That’s right. I’m admitting it. I’m one of those Entitled Millennials you hear about all the time. You know, the ones who think society owes them a little something, something? Yeah, that’s me. (Note: I wrote this post with subtle hints of sarcasm in my voice so feel free to read it that way!)
Now, before you go judging me or lecturing me about the pitfalls of entitlement (trust me, I’ve heard it a million times), just hear me out.
I’m at the older end of the spectrum for the millennial generation, having been born at the beginning of the 1980s. Some may even argue that I’m not a millennial at all, but it’s the generational group that I best identify with. I feel like I’m an inaugural member of this particular generational group, and that yes… [we] got the short end of the stick in many ways.
You see, my parents are both baby boomers who didn’t grow up with much. They worked hard and eventually made their way up into a solid middle-class status.
Like many baby boomer parents, they encouraged me to do well in school, to go to college and to get a great education. The goal? Upon graduation, I’d get a well-paying job that would set me up for a great retirement 40 years down the road.
I was motivated by my parents’ high expectations and faith in me. I fully believed that I could DO ANYTHING…BE ANYTHING I set my mind to. I was completely bought into the dream.
You know, that dream that if you went to college (and worked hard) you would later be compensated by landing a rewarding, fair-paying job that could then be used to support yourself and a future family.
Between being sold this dream and working our asses off to achieve it, it’s no wonder that many of us found ourselves feeling entitled to the fulfillment of that dream at some point.
My reality after college was not at all what I’d anticipated. I was faced with costly student loans, low-paying lackluster jobs, and an intense feeling of dissatisfaction. This reality was a far cry from the dream I’d long been expecting and to which I felt “entitled”.
For me, I’d done everything that I was supposed to do. I followed through on my end of the bargain, and when the time came for society to pay-up on its end of the deal, I felt bamboozled.
Thus began my 7-year struggle as the entitled millennial who hated nearly every job I had because I felt completely unfulfilled and unchallenged.
To be 100% transparent, after graduate school I did land a job making over $50,000 per year. Unfortunately, a relocation to a different state and a downward spiraling economy quickly eliminated that well-paying opportunity.
By 2008, I was the ungrateful college graduate who balked at the $31,000 per year job offer that I finally received and accepted after looking for work for months—God forbid I expect a job that at least paid more than the total balance of my student loans.
I was miserable. I felt entitled to better, and the truth is–I was.
The One Consistency That Saved Me
During all this time, the only consistency I found in my life and career was that I loved to write—and so I wrote! By day, I wrote at my job, creating radio ad scripts, writing website copy, writing presentations for account managers, and other various duties.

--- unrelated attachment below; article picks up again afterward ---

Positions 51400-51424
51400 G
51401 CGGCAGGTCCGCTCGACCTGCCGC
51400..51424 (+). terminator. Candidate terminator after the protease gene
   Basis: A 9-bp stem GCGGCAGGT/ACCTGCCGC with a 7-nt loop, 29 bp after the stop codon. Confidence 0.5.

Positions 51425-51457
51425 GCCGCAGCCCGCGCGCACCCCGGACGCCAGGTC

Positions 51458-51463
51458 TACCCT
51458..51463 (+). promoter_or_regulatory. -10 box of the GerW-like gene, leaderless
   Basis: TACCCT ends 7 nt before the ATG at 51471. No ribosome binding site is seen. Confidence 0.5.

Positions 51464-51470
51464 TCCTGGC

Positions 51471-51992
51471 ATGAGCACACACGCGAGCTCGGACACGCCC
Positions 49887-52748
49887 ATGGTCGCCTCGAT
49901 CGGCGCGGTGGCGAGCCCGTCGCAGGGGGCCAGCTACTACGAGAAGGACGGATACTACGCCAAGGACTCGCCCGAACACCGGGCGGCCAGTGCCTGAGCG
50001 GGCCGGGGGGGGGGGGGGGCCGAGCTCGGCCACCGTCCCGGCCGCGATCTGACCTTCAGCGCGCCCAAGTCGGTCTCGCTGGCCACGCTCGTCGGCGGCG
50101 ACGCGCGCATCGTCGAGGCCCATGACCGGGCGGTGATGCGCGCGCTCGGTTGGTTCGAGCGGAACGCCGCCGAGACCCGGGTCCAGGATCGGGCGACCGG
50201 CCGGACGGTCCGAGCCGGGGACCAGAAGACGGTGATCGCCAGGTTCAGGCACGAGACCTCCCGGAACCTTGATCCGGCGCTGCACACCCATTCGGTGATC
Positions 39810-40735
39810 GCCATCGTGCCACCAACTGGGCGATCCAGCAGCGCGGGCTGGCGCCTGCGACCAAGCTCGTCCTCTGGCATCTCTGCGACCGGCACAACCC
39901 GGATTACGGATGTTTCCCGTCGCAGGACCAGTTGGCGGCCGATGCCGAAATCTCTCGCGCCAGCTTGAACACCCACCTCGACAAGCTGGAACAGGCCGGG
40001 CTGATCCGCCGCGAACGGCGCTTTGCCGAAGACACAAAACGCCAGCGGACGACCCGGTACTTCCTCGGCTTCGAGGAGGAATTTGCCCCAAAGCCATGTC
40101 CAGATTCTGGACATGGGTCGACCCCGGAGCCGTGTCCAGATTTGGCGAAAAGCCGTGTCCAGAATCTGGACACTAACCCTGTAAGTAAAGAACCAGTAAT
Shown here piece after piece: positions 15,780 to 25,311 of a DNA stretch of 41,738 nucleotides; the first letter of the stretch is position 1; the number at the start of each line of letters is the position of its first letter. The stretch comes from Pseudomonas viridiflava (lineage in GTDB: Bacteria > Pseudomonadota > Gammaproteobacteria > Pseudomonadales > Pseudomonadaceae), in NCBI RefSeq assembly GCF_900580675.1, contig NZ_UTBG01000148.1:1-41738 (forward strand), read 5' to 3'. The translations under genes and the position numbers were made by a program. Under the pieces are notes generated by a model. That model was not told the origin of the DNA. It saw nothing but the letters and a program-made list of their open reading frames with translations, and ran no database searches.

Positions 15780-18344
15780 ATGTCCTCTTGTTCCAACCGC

By night, I wrote blog posts and books. I journaled my feelings and listed out my desires. I wrote an escape plan for exiting my day job and going after my dream job—writer and published author.
It wasn’t until I started writing out my goals and an action plan to achieve those goals that my life and career truly began to shift.
Yes, I felt entitled to a better life, but the difference now was that I started to see that no one was going to hand me this new life on a shiny silver platter. I had to take the reins and claim that shit for myself!
And so…I decided to write the life I wanted into existence.
I wrote out the outcomes I wanted to see in my life and career.
I wrote what it would feel like to do work that challenged me and made me feel as if I were contributing to society by sharing my talents.
I wrote down the date by which I would leave my day job.
I wrote the number of books and posts I would publish.
I wrote the dollar amounts I wanted to see in my bank account.
I wrote affirmations and mantras to keep myself motivated.
And then, the day came that all the writing, planning, and praying started to pay off. I was finally able to quit my day job to work on my online business full-time and to be a work at home mama. Most importantly, I was finally happy.
The Start of a Dream Life
Today, I’m living my dream. I’m a full-time writer, published author, and a mompreneur helping other mamas to pursue their dreams.
The road to where I currently am was a rocky one, but I’m here. I’m not perfect, nor do I aspire to be. There are still so many ways I am growing and so many things I am learning about myself, and this business.
But I’m blessed to say that I’m well-improved and the future looks brighter than ever!
My feelings of entitlement, though often misunderstand, drove me to pursue something more for my life. I didn’t settle for mediocrity or a passionless career. I kept pushing forward. I kept moving towards happiness and fulfillment.
I wrote my dream life into existence—because yes, I felt entitled to it.
We all deserve happiness and fulfillment in life. If you feel entitled to it, then go for it! No one will hand it to you, but it’s there to be claimed.